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Why is it so hard for me to transition from a nursing home job to a hospital position?

Monday January 31, 2011
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Dear Donna,

I have been trying to apply for a hospital job for the past several months. I have worked in a skilled nursing and rehabilitation facility as a charge nurse and supervisor for almost four years.

Before my present job, I worked in a hospital for about five months, but the agency that placed me in that hospital was negligent in working out my legal work status. I then had to look for another job. Despite my situation, I was offered this job by the skilled nursing facility. I was able to work out my work status almost two years ago. Unfortunately, it seems work experience in settings such as nursing homes is not considered experience at all. Most of the jobs out there require at least a year of acute care setting experience. Is there some kind of bias against nurses working outside the hospital setting? I am gaining certifications such as ACLS, Basic ECG, PICC Line Care just to add to my marketability. What more can I do?


Dear Donna replies:

Dear Grace,

First, let me say that I am glad to hear that you have a nursing job. I seem to be spending most of my time these days responding to letters from nurses who are out of work and can’t find a job in nursing.

Second, I’d like to put a few things in perspective for you. It’s not that your experience “is not considered experience.” It’s just that it isn’t recent acute care experience. The issue has nothing to do with bias. Hospitals have a legal and moral responsibility to hire nurses who are deemed well qualified to work in acute care. Because the job market for nurses is tight, there is an abundance of nurses with current and recent acute care experience from which to choose. Top that with the fact that many facilities do not have the money or the manpower to train, precept and mentor others, and you’ll see why you’re facing obstacles.

It is possible for you to transition back to a hospital job, but you must understand that it is a process and you will have to be patient with the process.

All of the training and certification classes you are taking are excellent. You didn’t mention your formal educational background. If you have anything less than a BSN, start making plans to further that education, too. More hospitals only are hiring BSN nurses. Even taking one class in that direction will boost your marketability.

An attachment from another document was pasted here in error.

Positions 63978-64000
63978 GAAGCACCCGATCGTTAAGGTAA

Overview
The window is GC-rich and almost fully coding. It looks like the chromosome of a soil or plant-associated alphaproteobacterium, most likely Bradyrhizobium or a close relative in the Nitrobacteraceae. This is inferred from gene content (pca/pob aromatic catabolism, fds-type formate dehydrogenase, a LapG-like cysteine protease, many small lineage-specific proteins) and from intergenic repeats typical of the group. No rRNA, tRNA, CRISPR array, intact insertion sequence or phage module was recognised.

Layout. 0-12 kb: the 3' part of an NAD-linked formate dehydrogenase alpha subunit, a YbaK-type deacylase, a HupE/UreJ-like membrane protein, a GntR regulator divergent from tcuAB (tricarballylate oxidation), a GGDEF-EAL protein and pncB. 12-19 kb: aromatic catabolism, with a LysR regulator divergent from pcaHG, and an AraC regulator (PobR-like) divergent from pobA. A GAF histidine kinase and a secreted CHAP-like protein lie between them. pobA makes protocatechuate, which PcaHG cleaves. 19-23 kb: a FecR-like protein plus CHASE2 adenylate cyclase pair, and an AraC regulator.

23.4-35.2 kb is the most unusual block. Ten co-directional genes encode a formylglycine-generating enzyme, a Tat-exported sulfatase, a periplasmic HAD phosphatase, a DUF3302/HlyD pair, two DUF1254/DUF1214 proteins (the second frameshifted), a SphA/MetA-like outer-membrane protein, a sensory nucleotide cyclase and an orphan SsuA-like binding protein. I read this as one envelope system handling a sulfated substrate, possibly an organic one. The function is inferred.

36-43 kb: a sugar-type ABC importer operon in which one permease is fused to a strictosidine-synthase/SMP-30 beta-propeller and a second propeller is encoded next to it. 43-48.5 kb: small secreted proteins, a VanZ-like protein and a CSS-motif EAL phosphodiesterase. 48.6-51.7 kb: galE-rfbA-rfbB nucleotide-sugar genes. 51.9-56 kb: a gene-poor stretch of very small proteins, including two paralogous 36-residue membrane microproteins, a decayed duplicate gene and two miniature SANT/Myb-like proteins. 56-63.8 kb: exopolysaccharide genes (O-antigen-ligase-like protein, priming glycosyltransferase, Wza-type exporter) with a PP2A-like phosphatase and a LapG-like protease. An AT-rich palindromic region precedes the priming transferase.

Because you have been away from the hospital setting for at least four years, some facilities might want you to take an RN refresher course. Make some phone calls to nurse recruiters in area hospitals. Let them know you are calling only for some advice, and ask them what you would need to do to be considered eligible for employment there. If you repeatedly are told a refresher course is in order, look into it.

Because networking is a great way to get a job, you should shift your job search efforts to that. This includes getting on the telephone and using all of your contacts, in and out of healthcare. Let people know what you’re looking for and ask for their help by making referrals and introductions as appropriate and by “keeping their ears open” for you.

You also should attend nursing professional association meetings (go as a guest if not a member), attending career fairs, nursing conferences and conventions. Work on developing relationships and using word of mouth rather than relying on sending resumes to people who don’t know you.

In addition to all of the above, be sure you are putting your best foot forward in all networking and interview situations. This includes having a resume that is up to current standards and has high-impact content, a personal image that conveys confidence and professionalism, a positive upbeat attitude and outlook, and social savvy. You’ll find some help with all of the above in “The ULTIMATE Career Guide for Nurses: Practical Advice for Thriving at Every Stage of Your Career” (www.Nurse.com/ce/7250).

Best wishes,

Donna Cardillo, RN, MA, well-known career guru, is Nursing Spectrum/NurseWeek’s “Dear Donna” and author of “Your First Year as a Nurse: Making the Transition from Total Novice to Successful Professional” and “The ULTIMATE Career Guide for Nurses: Practical Advice for Thriving at Every Stage of Your Career.” Information about the books is available at www.Nurse.com/CE/7010 and www.Nurse.com/CE/7250, respectively. To ask Donna your question, go to www.Nurse.com/asktheexperts/deardonna. Find a “Dear Donna” seminar near you: Call 800-866-0919 or visit http://events.nursingspectrum.com/Seminar.